Wednesday, December 17, 2014

Medical journals and industry ties: Zero tolerance on education articles with financial links to industry

The BMJ was one of the first medical journals to seek
declarations of competing interests from authors. Our focus is
on financial competing interests as we believe these to be the
most identifiable. We do, however, understand that competing
interests come in many forms and we also routinely ask authors
to declare relevant non-financial competing interests. The
governing principle has been that transparency is a panacea.1
We placed faith in this principle, but mounting experience and
evidence tell us that we were only half right.2 Transparency
remains essential, but it isn’t sufficient to eliminate bias or
perception of bias.
We believe this risk of bias is particularly important for clinical
educational articles that are designed to guide patient care, when
authors’ biases may be less visible to general medical readers.
For some years we have sought to minimise as well as declare
competing interests for these articles. Recently we introduced
more active management of competing interests, requiring
authors to complete a more detailed declaration and excluding
authors with close ties. Now we have decided to go a step
further, as heralded three years ago.

Read more of this article in BMJ:

doi: 10.1136/bmj.g7197 (Published 28 November 2014)

Conflict of interest in online point-of-care clinical support websites: Article in Journal of Medical Ethics

Point-of-care evidence-based medicine websites allow physicians to answer clinical queries using recent evidence at the bedside. Despite significant research into the function, usability and effectiveness of these programmes, little attention has been paid to their ethical issues. As many of these sites summarise the literature and provide recommendations, we sought to assess the role of conflicts of interest in two widely used websites: UpToDate and Dynamed
Read more

Bad Pharma: How drug companies mislead doctors and harm patients

Bad Science’ hilariously exposed the tricks that quacks and journalists use to distort science, becoming a 400,000 copy bestseller. Now Ben Goldacre puts the $600bn global pharmaceutical industry under the microscope. What he reveals is a fascinating, terrifying mess.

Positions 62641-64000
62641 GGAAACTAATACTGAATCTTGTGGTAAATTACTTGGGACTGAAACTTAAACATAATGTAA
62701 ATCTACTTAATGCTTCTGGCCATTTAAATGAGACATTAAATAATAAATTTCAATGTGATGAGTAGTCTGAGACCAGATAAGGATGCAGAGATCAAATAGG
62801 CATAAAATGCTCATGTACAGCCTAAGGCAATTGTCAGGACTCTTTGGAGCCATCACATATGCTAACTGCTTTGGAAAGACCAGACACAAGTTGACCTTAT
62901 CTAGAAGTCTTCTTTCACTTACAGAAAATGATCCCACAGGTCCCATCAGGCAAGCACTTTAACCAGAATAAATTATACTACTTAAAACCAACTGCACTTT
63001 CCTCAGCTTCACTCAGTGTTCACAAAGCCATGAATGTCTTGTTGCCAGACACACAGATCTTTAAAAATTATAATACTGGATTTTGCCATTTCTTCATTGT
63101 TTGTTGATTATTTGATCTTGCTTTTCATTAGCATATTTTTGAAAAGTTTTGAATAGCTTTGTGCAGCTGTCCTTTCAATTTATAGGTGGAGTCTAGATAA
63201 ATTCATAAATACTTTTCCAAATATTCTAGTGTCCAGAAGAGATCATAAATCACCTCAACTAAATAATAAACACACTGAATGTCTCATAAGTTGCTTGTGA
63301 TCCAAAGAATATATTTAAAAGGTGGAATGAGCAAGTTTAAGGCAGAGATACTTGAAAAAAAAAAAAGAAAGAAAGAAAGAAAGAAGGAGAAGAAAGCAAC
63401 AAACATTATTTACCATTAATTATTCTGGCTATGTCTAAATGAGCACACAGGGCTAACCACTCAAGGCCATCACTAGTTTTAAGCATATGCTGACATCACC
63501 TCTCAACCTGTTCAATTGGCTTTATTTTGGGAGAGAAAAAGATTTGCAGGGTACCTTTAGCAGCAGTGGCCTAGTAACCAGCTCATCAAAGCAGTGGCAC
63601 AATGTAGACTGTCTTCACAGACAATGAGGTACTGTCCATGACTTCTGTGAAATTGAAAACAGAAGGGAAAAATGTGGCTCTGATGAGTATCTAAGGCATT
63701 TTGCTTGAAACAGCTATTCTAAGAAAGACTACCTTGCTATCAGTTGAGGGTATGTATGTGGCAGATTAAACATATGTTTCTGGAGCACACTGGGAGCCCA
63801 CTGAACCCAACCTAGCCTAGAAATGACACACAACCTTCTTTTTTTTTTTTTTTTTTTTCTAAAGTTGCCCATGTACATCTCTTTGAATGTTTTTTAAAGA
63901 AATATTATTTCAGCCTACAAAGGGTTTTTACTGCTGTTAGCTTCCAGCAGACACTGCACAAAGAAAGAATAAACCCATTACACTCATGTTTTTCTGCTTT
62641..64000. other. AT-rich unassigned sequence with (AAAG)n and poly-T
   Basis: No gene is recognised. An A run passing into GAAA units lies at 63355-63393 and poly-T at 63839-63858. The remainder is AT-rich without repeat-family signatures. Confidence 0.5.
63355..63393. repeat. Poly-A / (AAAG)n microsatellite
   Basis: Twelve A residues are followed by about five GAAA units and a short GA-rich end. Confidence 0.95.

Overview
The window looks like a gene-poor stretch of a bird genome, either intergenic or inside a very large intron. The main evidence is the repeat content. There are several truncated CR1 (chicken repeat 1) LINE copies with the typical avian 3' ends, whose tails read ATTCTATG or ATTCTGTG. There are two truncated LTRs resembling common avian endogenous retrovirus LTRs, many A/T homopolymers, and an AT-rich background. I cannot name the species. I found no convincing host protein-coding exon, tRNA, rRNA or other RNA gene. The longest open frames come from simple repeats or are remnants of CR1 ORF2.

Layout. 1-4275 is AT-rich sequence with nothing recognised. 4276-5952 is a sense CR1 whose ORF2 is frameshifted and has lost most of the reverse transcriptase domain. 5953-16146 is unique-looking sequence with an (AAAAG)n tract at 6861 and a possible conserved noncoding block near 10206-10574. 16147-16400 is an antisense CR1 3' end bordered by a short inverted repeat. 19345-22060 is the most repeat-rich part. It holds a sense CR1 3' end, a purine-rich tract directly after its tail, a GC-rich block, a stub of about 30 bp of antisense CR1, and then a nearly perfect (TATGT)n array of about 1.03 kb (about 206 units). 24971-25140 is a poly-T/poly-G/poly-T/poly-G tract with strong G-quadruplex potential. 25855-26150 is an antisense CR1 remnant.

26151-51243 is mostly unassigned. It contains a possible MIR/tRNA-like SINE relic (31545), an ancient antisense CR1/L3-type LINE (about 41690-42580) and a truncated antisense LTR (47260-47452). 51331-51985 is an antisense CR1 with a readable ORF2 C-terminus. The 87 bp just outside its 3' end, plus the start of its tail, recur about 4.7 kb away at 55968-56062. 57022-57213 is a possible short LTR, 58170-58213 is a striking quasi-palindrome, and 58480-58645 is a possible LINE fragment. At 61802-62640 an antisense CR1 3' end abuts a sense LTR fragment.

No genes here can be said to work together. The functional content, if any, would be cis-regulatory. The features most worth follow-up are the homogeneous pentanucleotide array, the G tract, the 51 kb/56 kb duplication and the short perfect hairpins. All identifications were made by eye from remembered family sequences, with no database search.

Doctors and patients need good scientific evidence to make informed decisions. But instead, companies run bad trials on their own drugs, which distort and exaggerate the benefits by design. When these trials produce unflattering results, the data is simply buried. All of this is perfectly legal. In fact, even government regulators withhold vitally important data from the people who need it most. 

Also see All Trials: 'Results from half all medical trials are hidden' 

Bad Science

Ben is a best-selling author, broadcaster, campaigner, medical doctor and academic who specialises in unpicking the misuse of science and statistics by journalists, politicians, quacks, drug companies, and more.

Tuesday, December 2, 2014

Older Americans unversed in the Internet 'know less about health'

The Internet is a familiar tool of everyday life and an important source of information, including on health. Except, that is, for those who find themselves stranded on the wrong side of the "digital divide." Now, researchers warn that older Americans who are not online could be sidelined as the Internet's role in providing health information grows
Read more

Monday, December 1, 2014

Younger children to lose out in new dental care plan

Public health dentists have been told to prioritise the care of older children’s teeth, in a move which is likely to see thousands of younger schoolchildren miss out on regular dental check-ups.
For the first time, waiting lists are being created for regular dental screening as priority is given to the needs of 11- to 14-year-olds, under a new plan within the Health Service Executive.

Inquiry ordered into slapping, force-feeding allegations at Mayo centre

Nine staff placed ‘off-duty’ at Áras Attracta facility for adults with intellectual disabilities. 

Inquiry ordered into slapping, force-feeding allegations at Mayo centre

Nine staff placed ‘off-duty’ at Áras Attracta facility for adults with intellectual disabilities. Allegations of serious mistreatment of residents at a Co Mayo centre for adults with intellectual disabilities have prompted the Health Service Executive to order an independently led investigation.

The HSE, which runs the unit, has also notified the Garda about the allegations, which have resulted in nine staff at Áras Attracta residential facility being placed “off-duty”. The investigation will examine serious allegations of slapping and force-feeding of patients, HSE national director for social care Pat Healy told The Irish Times.

Athlone IT Nursing & Health Science Building